Historic Gas Stations Statewide
Pictured is the old petrified wood gas station at 1738 CR 312, Glen Rose (Somervell County)
The early and mid-20th century construction of gas stations has left a legacy of distinctive yet modest roadside architecture throughout Texas. Changing demographics, economics and transportation needs have resulted in the closure and demolition of many early examples of this building type, and too many are abandoned or poorly maintained eyesores. Fortunately, because of their prominent locations, durable construction and modest scale, historic gas stations are ideal for adaptive use. Successful examples across Texas include conversions ranging from coffee shops and restaurants to visitor centers and roadside museums.
The Texas Department of Transportation recently updated A Field Guide to Gas Stations in Texas (2016), originally published in 2003. The field guide discusses architectural styles, tools for assessing integrity and approaches to National Register designation of historic gas stations. Historic designation opens up the possibility of state and federal tax credits as incentives to their rehabilitation and adaptive use. The National Park Service’s Preservation Brief 46: The Preservation and Reuse of Historic Gas Stations provides guidance on maintenance, repair and rehabilitation standards that meet the Secretary of the Interior’s Standards.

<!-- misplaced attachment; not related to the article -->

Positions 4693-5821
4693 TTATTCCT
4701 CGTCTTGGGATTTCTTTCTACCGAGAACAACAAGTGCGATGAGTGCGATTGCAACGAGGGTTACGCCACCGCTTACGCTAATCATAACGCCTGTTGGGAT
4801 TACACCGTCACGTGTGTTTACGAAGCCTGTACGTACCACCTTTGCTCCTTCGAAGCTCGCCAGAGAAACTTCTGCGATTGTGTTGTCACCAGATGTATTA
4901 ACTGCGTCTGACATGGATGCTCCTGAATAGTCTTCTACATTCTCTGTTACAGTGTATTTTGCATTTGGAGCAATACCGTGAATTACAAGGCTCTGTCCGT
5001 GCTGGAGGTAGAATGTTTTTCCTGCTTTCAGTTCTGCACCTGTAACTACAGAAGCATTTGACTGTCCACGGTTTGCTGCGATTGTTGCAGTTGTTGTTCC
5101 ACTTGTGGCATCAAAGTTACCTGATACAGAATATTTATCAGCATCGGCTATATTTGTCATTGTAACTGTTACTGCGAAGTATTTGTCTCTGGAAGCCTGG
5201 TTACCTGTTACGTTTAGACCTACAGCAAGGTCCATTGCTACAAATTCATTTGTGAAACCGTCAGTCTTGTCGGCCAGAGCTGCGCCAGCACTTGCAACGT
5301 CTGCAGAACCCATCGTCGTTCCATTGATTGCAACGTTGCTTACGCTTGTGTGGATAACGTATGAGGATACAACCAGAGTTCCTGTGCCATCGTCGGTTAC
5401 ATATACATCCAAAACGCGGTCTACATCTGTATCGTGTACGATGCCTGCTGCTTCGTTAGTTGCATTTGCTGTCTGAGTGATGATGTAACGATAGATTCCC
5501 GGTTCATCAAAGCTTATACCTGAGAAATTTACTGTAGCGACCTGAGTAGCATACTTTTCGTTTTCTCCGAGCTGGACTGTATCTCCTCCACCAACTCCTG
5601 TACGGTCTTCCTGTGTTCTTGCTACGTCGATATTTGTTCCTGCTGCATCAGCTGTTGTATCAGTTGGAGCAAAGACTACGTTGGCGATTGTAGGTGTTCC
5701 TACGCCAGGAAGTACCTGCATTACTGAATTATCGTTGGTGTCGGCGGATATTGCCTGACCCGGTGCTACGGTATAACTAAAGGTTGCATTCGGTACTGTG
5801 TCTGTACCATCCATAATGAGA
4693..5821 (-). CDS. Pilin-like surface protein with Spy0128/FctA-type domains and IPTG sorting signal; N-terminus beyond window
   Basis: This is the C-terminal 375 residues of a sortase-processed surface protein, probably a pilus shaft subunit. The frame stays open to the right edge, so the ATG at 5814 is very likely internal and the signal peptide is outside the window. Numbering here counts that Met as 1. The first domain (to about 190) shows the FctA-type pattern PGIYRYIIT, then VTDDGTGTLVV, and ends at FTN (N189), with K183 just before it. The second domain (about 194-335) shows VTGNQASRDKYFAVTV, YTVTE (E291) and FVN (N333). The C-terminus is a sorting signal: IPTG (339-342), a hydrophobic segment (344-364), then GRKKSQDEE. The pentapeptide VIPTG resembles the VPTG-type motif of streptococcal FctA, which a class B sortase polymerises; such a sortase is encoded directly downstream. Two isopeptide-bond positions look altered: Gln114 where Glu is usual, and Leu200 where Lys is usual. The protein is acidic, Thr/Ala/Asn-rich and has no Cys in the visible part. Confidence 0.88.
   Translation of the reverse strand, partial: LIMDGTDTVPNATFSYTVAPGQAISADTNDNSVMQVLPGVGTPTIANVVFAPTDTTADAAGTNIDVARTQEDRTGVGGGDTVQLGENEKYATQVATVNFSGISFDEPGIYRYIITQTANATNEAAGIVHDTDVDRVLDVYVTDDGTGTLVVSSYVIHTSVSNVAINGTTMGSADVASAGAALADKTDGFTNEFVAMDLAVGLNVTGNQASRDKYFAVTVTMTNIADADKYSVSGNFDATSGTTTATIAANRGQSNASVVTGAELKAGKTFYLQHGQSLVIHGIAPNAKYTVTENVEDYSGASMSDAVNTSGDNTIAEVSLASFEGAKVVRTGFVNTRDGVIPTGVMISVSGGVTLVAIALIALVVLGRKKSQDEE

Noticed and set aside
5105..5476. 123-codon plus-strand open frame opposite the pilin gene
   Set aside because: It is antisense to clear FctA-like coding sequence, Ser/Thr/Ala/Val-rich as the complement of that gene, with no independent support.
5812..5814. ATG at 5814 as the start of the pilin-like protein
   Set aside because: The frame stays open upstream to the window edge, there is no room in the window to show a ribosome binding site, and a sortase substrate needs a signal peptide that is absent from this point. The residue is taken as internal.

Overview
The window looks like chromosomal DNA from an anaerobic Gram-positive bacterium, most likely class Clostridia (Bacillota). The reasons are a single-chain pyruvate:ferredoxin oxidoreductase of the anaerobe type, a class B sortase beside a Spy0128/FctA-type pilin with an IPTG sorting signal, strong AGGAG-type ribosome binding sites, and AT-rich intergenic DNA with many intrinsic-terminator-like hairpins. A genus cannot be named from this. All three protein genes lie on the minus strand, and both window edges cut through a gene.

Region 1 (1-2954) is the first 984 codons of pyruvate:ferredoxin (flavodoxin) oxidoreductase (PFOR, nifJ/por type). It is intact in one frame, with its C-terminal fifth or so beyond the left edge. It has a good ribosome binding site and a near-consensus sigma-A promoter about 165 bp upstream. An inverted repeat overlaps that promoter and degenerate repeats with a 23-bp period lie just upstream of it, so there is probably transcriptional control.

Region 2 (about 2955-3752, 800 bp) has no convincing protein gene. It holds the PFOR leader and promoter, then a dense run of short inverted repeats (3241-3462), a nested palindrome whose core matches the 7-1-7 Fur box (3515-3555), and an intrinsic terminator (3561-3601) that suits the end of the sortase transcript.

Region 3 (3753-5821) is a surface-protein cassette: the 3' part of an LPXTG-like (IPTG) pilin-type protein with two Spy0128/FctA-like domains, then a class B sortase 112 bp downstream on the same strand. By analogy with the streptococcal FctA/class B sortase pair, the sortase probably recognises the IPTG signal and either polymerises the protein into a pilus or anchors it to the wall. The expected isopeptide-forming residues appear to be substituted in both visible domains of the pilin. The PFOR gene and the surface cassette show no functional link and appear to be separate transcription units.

At the local level, the San Antonio Conservation Society and City of San Antonio have completed a survey of historic gas stations and supported local historic designation for many of them. The Texas Historical Commission’s recent historic resource surveys of the Bankhead Highway and the Meridian Highway include documentation of gas stations along those important roads.
One of the major obstacles to the adaptive use of historic gas stations is the cost of mitigating the environmental damage resulting from the long-term impacts of the presence of petroleum products, chemicals and rusting below-ground tanks. The reinstatement of a grant program to provide state funding in support site mitigation would encourage new investments in these historic places.